Inventors at Georgia Tech have developed a low-cost silicon-based cellular sensing platform, called the 'Smart Petri Chip', which offers the potential for large-scale and high throughput, real-time cellular monitoring, and re-usability with no contamination. The key features of the Smart Petri Chip are: 1) the ability to use either a single or multimodality sensor, 2) a disposable/reusable substrate interface between the sensor and the bio-film which features electrical and photonic conduction paths between the cellular layer and the sensors, and 3) a simple alignment mechanism and flexible interconnects between the interconnect mechanism, the disposable substrate and the sensor layer. This feature greatly enables the easy placement and replacement of the disposable substrate. Moreover, the use of a low-cost substrate to interface between the biological layer and the sensors makes possible a large number of repeatable and controlled measurements. The Smart Petri Chip is composed of a silicon-substrate layer containing electrical and optical vias as well as a disposable layer positioned between the cellular layer and the sensor/signal processing layer. Self-alignment tabs guide and position the substrate layer. Electrically conductive flexible interconnects form an electrical connection between the disposable layer and the sensor layer. A clamp mechanism is used to hold down the disposable layer during testing. Upon test completion, the disposable layer can be easily removed and replaced with a new substrate. The disposable layer serves as a low-cost interface between the biological layer and the sensor and electronics.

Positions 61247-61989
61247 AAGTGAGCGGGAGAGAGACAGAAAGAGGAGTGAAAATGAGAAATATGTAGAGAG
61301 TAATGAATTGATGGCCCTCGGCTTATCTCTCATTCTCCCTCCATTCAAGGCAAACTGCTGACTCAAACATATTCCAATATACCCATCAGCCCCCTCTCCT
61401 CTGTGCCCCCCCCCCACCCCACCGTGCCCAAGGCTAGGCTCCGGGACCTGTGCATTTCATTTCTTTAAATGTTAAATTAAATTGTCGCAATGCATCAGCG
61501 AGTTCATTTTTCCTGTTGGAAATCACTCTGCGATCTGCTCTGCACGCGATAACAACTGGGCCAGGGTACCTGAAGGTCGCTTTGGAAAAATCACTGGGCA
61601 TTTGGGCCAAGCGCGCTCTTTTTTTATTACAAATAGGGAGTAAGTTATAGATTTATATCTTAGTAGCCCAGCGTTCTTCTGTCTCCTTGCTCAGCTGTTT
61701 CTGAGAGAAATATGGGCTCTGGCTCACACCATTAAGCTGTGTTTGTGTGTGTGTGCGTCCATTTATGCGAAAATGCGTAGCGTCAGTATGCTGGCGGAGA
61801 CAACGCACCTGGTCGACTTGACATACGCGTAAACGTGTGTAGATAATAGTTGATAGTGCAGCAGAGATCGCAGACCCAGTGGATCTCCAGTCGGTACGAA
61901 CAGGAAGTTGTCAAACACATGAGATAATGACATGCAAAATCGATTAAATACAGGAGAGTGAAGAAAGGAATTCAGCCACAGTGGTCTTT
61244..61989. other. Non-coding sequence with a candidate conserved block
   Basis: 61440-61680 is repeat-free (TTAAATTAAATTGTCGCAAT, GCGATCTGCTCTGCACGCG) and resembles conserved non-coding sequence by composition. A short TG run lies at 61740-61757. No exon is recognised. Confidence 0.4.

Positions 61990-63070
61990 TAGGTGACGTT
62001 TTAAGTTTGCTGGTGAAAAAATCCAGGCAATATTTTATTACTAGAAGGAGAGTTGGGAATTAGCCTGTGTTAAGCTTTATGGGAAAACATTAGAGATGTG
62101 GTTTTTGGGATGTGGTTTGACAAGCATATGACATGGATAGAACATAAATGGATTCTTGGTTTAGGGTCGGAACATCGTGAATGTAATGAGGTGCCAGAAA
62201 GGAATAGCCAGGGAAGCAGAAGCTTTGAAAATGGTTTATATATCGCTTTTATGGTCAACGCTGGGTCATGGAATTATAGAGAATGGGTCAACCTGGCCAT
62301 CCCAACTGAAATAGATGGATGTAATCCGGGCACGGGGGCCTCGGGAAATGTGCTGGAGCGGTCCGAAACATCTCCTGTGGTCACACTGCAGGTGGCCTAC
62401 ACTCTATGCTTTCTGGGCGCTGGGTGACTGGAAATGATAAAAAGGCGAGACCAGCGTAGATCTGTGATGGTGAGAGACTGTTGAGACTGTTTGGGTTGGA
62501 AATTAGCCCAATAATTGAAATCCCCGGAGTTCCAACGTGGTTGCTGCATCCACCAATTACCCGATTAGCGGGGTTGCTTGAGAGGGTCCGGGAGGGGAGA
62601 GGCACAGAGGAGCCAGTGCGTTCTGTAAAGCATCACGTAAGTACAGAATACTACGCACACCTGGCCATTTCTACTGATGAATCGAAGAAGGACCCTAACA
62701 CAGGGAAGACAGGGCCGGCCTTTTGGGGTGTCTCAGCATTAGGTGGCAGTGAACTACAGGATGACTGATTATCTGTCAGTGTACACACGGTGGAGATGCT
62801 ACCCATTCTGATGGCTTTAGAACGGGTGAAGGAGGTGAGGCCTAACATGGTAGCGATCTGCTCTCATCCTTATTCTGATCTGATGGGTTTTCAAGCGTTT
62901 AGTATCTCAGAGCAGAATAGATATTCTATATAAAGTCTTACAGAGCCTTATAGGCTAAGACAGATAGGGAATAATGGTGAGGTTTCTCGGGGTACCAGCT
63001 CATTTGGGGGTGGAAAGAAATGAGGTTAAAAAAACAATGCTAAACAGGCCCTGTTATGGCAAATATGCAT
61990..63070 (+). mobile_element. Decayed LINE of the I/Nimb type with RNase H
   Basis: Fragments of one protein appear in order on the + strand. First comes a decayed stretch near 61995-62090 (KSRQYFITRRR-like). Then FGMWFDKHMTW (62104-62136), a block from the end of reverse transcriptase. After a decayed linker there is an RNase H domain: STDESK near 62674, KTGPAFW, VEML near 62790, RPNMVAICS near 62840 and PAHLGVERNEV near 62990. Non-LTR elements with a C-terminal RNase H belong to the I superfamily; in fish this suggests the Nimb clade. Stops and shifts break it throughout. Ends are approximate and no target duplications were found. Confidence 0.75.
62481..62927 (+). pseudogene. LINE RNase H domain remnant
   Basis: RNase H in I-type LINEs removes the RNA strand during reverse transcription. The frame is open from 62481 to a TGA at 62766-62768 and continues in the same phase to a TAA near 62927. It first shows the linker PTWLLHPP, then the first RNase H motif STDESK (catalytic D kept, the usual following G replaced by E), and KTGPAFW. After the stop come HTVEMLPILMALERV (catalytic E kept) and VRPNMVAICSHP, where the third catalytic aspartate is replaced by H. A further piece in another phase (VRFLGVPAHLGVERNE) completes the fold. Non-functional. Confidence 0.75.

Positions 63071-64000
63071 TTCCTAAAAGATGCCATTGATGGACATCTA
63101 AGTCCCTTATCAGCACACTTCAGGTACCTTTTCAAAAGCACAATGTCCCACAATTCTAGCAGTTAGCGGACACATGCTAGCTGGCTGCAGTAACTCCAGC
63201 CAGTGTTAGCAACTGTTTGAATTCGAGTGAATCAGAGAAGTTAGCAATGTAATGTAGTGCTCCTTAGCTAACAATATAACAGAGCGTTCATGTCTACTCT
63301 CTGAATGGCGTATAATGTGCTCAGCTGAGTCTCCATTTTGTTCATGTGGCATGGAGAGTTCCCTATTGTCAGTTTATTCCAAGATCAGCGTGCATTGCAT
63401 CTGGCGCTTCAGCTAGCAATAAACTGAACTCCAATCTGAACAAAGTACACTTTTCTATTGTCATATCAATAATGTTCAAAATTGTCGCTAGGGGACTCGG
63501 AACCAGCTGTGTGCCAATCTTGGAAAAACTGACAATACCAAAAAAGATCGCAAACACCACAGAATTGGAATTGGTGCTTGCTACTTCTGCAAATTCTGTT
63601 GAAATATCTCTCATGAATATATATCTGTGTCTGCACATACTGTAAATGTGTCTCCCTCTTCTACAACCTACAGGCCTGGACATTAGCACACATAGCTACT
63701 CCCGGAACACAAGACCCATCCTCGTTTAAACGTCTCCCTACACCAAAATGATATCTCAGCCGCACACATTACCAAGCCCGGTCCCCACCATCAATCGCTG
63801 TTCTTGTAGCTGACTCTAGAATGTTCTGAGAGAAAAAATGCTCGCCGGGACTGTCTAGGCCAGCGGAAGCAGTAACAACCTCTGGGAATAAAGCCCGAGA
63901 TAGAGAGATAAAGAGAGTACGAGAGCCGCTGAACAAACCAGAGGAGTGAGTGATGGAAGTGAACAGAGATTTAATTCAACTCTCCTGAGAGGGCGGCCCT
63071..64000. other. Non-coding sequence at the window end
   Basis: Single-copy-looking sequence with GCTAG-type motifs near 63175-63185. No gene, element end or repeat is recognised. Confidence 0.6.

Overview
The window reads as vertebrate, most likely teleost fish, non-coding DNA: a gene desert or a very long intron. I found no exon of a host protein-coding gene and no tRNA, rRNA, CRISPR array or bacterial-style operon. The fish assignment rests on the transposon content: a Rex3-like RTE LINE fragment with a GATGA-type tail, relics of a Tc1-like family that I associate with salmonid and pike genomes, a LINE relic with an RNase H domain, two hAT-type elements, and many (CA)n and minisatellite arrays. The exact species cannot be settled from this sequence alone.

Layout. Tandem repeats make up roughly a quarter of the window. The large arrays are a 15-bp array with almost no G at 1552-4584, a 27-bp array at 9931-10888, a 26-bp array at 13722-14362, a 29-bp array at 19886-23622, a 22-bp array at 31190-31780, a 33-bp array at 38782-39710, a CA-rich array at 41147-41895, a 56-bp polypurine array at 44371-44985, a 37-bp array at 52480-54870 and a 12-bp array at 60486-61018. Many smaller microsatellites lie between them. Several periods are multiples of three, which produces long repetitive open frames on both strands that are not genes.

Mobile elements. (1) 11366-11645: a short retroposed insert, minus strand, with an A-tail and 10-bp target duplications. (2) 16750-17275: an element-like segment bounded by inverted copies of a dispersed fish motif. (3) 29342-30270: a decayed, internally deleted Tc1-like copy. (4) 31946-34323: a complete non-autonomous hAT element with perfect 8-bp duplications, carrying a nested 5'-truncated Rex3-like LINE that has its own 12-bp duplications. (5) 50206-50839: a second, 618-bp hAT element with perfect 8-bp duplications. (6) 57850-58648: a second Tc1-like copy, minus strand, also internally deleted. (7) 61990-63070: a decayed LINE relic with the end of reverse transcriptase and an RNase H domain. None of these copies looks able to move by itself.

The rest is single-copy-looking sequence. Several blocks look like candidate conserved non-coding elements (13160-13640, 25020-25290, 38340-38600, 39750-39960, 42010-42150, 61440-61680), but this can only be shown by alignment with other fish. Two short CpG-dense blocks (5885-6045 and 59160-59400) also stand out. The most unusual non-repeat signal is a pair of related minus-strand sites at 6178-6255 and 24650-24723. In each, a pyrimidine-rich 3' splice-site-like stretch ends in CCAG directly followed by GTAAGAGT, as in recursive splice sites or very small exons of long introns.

- Large-scale throughput, real-time cellular monitoring, and re- usability with no contamination
- Easily and inexpensively replaced
- Modules can be designed for various functions
- The modules may be from different technologies, such as CMOS, MEMS, silicon photonics
- Drug screening
Cell-based assay systems have become increasingly important as the pharmaceutical industry seeks to increase the efficiency of drug development. Use of cell-based assays have the potential to help reverse an increasing trend of costly late-stage drug failures, which can result in a loss of several hundred million dollars. Current cell-based systems, especially those relying on a single modality of fluorescent detection, have major limitations such as expensive equipment, limited high throughput capacity, and lack the capacity for continuous and lengthy monitoring.